Turning again to FIG. 12, a relatively thick biconvex lens (having two convex faces) is used, and which is shown in more detail in FIGS. 14 and 17. As shown in FIG. 14, because the unwanted light 1219 arrives from off-axis directions, the spherical aberration of this type of lens 1402 helps to increase the separation of the two sets of light rays. This separation is further assisted, by using a relatively long focal length (and it has been found that the separation is proportional to focal length). In FIG. 17, it can be seen that the use of the biconvex lens 1402 is made possible because it is not required to form an accurate photographic image at the receiver cell 1210—it is only necessary to collect light, so the point of focus is not so important as the light ray paths involved. In this way, the geometry of the receiver cell 1210 and the lens 1402 is arranged preferably so that a relatively maximum amount of scattered light from detected particles is able to fall onto the receiver cell (as shown in the drawings where the cell 1210 is illuminated with light substantially all over the cell 1210 surface) whilst unwanted light is either blocked from the cell by receiver iris 1401 as described above, or allowed to pass to the side of the cell.

Fluid Dynamics

The design of the chamber from a fluid dynamics standpoint is quite important. One embodiment of the invention includes a miniature duct probe to gather a continuous, small but representative sample of the air passing through a ventilation duct, for example a probe as disclosed in co-pending US patent application 2003/0011770, also by the present inventor.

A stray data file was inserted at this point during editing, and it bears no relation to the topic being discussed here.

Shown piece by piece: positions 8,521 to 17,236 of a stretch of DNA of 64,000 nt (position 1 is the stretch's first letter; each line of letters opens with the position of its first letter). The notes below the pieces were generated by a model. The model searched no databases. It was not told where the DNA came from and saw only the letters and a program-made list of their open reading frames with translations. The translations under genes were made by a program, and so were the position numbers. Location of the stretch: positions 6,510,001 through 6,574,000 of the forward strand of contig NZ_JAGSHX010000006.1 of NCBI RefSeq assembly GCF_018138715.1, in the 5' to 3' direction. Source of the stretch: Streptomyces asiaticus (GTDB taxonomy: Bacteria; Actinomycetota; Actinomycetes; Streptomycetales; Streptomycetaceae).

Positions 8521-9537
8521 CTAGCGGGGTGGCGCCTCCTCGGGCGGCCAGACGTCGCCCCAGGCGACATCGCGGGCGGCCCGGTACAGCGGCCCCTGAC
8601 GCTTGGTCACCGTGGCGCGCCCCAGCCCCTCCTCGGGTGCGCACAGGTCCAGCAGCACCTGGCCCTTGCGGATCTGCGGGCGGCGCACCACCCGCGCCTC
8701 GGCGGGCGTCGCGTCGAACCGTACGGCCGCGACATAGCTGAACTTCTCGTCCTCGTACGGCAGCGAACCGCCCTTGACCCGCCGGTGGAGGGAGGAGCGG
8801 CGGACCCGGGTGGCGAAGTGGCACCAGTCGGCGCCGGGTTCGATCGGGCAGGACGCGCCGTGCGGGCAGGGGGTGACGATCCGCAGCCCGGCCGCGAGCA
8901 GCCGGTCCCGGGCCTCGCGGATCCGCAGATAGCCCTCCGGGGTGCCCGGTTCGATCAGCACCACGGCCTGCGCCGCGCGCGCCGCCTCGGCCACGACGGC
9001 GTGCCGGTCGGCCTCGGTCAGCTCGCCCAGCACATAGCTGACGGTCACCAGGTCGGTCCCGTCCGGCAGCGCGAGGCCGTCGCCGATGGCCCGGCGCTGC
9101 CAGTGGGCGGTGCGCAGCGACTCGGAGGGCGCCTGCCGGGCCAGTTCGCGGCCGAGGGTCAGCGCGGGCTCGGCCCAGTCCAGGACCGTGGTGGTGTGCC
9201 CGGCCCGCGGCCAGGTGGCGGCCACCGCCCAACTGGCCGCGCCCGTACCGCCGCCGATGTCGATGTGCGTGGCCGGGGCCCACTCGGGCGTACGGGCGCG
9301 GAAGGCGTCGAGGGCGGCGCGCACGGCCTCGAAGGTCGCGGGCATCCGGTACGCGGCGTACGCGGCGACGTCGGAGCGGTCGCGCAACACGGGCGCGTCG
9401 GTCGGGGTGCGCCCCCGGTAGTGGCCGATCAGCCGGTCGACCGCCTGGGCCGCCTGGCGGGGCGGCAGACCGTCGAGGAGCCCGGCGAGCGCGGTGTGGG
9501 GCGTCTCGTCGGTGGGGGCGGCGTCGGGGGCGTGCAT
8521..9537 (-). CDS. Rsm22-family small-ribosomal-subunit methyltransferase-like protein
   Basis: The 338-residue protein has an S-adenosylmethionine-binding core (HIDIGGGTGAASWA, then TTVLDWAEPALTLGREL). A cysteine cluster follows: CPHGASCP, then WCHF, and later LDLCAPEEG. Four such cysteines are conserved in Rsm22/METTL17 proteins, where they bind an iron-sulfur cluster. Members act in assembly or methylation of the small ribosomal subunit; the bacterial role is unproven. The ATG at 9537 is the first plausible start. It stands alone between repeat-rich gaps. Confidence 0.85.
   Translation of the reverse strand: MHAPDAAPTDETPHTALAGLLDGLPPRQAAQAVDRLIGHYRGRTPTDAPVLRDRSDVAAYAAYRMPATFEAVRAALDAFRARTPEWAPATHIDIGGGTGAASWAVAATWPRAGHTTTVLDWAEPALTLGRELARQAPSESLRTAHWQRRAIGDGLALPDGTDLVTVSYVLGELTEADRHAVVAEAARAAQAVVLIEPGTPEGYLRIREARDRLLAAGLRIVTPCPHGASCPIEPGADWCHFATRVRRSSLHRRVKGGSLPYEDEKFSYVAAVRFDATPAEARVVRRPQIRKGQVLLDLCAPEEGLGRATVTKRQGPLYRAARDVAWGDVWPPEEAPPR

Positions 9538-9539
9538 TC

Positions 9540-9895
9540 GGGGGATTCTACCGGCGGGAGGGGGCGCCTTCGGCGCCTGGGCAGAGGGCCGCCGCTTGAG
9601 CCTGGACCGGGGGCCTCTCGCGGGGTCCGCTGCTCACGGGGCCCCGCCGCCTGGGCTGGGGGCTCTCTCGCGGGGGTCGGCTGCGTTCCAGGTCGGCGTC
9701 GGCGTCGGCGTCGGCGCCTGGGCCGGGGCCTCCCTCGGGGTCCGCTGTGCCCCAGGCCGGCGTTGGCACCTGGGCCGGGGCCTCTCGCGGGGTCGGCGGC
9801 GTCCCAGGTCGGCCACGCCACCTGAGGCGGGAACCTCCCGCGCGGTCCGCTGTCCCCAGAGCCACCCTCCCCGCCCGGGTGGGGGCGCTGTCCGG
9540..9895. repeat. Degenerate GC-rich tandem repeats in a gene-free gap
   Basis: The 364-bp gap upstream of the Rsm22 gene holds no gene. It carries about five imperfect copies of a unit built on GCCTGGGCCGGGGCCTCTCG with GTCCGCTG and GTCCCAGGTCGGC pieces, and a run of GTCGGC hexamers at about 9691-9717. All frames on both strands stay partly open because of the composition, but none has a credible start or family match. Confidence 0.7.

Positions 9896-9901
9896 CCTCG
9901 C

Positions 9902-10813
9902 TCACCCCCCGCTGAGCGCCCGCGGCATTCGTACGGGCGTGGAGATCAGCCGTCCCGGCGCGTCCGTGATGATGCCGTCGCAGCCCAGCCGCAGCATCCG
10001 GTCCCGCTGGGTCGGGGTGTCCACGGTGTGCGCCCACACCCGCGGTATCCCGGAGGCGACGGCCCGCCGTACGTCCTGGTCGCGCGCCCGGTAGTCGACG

Referring to FIG. 13, the fluid, such as air, sampled from the environment is drawn into the chamber of the present invention via inlet 1301, passes through the detection chamber and monitoring zone 1207 (FIG. 12) and exits via outlet 1302. It is possible to use a relatively large filter 1303 that can efficiently remove dust for a long period of service, without incurring significant head loss (pressure drop). The preferred type of filter in use is a large-pore, open-cell foam filter of large depth. The smallest dust particles that the filter is designed to remove, are generally at least 10 times smaller than the average pore size of the filter. Dust removal is achieved as a result of Brownian motion (rapid thermal oscillation), by which the dust particles react as if they were many times larger than their physical size. Dust is removed statistically as the flow passes through the deep filter, so that virtually all the dust considered harmful is removed before the flow exits the filter outlet 1314. This has been found to minimise dust build-up (soiling) within the chamber beyond, greatly extending the maintenance period. However, the open structure of the filter avoids a significant problem that has occurred with aspirated smoke detectors of the prior art, namely the removal of smoke particles, increasingly with time, which reduces sensitivity. Moreover, the filter is of a type in which the head loss in the filter does not increase appreciably as the filter becomes loaded with dust.

Typically, smoke particles lie in the range 0.01 to 1 micron, whereas airborne dust particles lie in the range 1 to 100 micron. However there is some overlap at the 1 micron boundary because the smallest dust particles in nature are smaller than the largest possible smoke particles. Therefore it is inappropriate that the filter should be a perfect dust arrestor. To avoid a reduction in sensitivity to smoke, a small fraction of the dust particles must therefore pass through the filter, which needs to be accommodated in other ways (as is disclosed later).